You’ve Been Canonized!: ComradeOm
canonized: Hi again folks ! As you may know , I’m letting RGB do a special interview here between him and ComradeOm . I’d like to thank both RGB and ComradeOm for their participation ! Part of INSTRUMENTALITY and the Canonization series has always been about expanding horizons and trailblazing . By combining RGB and ComradeOm for this interview , I think both achieve to further that here and I hope it continues to make the canonization series and INSTRUMENTALITY dynamic and exciting . The format will be the same as the usual interviews but since ComradeOm and I haven’t formally met one each other AARs the interview will be about RGB’s and ComradeOm’s AAR . I will deliver a closing statement at the end of the interview as well . Let’s get to it !
Good evening everyone and welcome to this edition of You’ve Been Canonized! Today is a somewhat special edition, because I, RGB (author of a Year’s Education), am a guest interviewer, kindly invited by your regular host canonized, author of Timelines: What if Spain Failed to Control the World? and today’s guest is my good friend ComraedeOm, author of the scholarly historical aacount called Sins of the Fathers. Since he is not a regular reader of canonized’s excellent Aar, we’re going to ask him about my work, his work, and his experience as a writer. Nowe let’s go to the questions !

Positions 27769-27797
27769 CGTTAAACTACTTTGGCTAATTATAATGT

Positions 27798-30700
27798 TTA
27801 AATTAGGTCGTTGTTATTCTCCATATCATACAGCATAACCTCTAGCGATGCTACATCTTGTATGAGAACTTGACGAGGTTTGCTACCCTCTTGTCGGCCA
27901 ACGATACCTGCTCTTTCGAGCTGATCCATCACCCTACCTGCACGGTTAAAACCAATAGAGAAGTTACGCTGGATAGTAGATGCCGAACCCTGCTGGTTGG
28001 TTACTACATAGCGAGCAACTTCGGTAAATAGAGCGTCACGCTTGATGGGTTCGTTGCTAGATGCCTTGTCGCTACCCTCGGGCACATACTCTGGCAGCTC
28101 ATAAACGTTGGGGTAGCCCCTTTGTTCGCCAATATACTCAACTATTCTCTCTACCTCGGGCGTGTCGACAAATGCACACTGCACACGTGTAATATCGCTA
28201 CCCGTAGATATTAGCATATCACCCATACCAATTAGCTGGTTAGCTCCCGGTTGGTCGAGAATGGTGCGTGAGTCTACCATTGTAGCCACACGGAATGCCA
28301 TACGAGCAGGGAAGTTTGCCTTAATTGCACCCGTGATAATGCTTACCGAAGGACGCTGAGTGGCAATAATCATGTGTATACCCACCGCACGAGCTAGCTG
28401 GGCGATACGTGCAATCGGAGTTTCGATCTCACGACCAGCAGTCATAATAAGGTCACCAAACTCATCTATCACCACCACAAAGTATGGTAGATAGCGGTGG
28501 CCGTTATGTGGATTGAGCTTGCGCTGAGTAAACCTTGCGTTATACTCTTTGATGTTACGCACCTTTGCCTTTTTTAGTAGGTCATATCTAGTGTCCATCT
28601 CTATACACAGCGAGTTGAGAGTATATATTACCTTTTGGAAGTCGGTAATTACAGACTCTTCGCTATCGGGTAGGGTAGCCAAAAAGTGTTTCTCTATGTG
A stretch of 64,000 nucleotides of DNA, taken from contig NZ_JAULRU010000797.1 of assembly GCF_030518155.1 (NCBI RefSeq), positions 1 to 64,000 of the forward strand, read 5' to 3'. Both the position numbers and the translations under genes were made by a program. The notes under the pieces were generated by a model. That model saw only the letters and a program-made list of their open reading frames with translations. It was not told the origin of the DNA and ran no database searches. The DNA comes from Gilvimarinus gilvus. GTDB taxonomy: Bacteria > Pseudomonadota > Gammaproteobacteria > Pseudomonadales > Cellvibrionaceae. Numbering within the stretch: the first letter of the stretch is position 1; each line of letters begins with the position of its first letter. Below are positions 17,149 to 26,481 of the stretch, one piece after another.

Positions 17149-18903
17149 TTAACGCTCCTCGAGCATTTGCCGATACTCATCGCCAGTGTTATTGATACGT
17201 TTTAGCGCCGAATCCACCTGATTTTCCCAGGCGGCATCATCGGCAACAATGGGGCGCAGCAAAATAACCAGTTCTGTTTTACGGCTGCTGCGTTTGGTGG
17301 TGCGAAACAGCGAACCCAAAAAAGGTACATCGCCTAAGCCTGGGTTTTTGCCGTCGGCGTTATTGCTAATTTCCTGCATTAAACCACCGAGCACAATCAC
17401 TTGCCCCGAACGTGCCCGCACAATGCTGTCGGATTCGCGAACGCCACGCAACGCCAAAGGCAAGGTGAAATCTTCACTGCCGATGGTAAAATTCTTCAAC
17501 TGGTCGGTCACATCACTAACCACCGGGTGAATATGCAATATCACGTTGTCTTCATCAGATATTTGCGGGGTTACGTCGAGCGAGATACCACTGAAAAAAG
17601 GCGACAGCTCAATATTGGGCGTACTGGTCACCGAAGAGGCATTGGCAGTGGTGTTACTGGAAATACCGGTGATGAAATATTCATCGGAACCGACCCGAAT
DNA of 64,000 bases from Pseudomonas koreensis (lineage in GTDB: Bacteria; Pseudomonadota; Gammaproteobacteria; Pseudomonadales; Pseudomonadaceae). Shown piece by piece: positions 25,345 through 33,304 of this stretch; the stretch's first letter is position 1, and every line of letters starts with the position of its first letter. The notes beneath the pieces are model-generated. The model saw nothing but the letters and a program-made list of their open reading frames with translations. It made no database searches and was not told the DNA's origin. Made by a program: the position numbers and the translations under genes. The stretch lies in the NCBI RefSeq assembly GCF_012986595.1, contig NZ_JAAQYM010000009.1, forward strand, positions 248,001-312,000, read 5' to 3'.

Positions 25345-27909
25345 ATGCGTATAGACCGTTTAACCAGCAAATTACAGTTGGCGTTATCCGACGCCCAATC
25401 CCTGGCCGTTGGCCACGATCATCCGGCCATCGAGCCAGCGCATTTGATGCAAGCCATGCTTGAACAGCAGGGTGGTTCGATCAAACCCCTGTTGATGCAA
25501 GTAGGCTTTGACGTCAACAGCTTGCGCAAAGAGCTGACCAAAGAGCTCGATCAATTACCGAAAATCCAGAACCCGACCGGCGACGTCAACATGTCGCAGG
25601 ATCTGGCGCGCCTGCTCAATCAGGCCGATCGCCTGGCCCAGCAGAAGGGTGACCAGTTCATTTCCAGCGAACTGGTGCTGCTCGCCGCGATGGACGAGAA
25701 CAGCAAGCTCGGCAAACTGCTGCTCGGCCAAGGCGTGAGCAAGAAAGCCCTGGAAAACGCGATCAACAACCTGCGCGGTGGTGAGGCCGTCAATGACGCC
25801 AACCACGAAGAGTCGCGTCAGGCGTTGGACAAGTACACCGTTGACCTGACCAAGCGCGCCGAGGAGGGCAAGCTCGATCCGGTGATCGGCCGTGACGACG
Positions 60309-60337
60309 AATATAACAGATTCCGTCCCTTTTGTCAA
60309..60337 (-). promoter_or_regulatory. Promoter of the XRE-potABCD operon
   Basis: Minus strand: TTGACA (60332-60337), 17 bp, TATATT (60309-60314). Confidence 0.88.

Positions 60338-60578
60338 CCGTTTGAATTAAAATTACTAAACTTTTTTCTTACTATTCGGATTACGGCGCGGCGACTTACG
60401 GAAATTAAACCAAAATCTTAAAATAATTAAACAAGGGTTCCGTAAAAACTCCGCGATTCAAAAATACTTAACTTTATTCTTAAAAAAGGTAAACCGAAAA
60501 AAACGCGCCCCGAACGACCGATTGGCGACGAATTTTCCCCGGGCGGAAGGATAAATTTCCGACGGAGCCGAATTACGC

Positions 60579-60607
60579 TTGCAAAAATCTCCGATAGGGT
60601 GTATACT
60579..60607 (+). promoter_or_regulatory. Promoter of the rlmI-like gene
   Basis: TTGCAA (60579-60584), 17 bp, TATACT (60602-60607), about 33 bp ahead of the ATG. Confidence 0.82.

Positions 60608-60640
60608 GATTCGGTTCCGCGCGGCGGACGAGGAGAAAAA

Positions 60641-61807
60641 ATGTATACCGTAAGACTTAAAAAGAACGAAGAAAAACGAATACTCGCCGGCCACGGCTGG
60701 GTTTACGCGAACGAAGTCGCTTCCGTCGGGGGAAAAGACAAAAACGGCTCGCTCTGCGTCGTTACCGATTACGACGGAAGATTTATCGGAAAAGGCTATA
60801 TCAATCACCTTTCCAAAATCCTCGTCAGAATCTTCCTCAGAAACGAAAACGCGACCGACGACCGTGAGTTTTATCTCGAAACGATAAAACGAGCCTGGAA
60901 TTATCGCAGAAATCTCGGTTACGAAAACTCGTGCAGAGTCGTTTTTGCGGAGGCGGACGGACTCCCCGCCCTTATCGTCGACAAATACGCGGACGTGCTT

RGB: Thank you for agreeing to do this interview! Can you tell us a little bit about yourself?
ComradeOm: I've been a minor feature on these forums for a few years now but only ventured into AARland around this time last year. I'm still feeling my way around the place.
RGB: What took you so long to discover the glory that is the AARland? i.e. why do you think you only became a writAAR recently?
ComradeOm: Well in a way I've always been writing AARs in my head, it’s just recently that I decided to stick them down on paper, so to speak. I can vividly remember constructing my own epic stories when playing CivII all those years ago and I'm the same with CK or Vicky. I don't know what pushed me to enter AARland but it was probably something as simple as boredom
RGB: You said you write stories in your head first. Do you spend a lot of time polishing them and trying to make them just right before they hit the paper?
ComradeOm: For me that's all writing is - polishing up my ideas so that they're fit for consumption. I don't write for the fun of it, its merely the process of translating my mental scenarios into something that others can enjoy. Perhaps that is one reason why I have very little faith in my writing abilities and thus a reason for the torturous amount of work that I put into updating my AARs. For example, each update of Sins of the Fathers went through at least three ( usually four) drafts before I posted. The first would have been written a month in advance and only the bones of that would have survived to posting. Actually that is a habit that I'm trying kick. I think its a confidence thing more than anything else.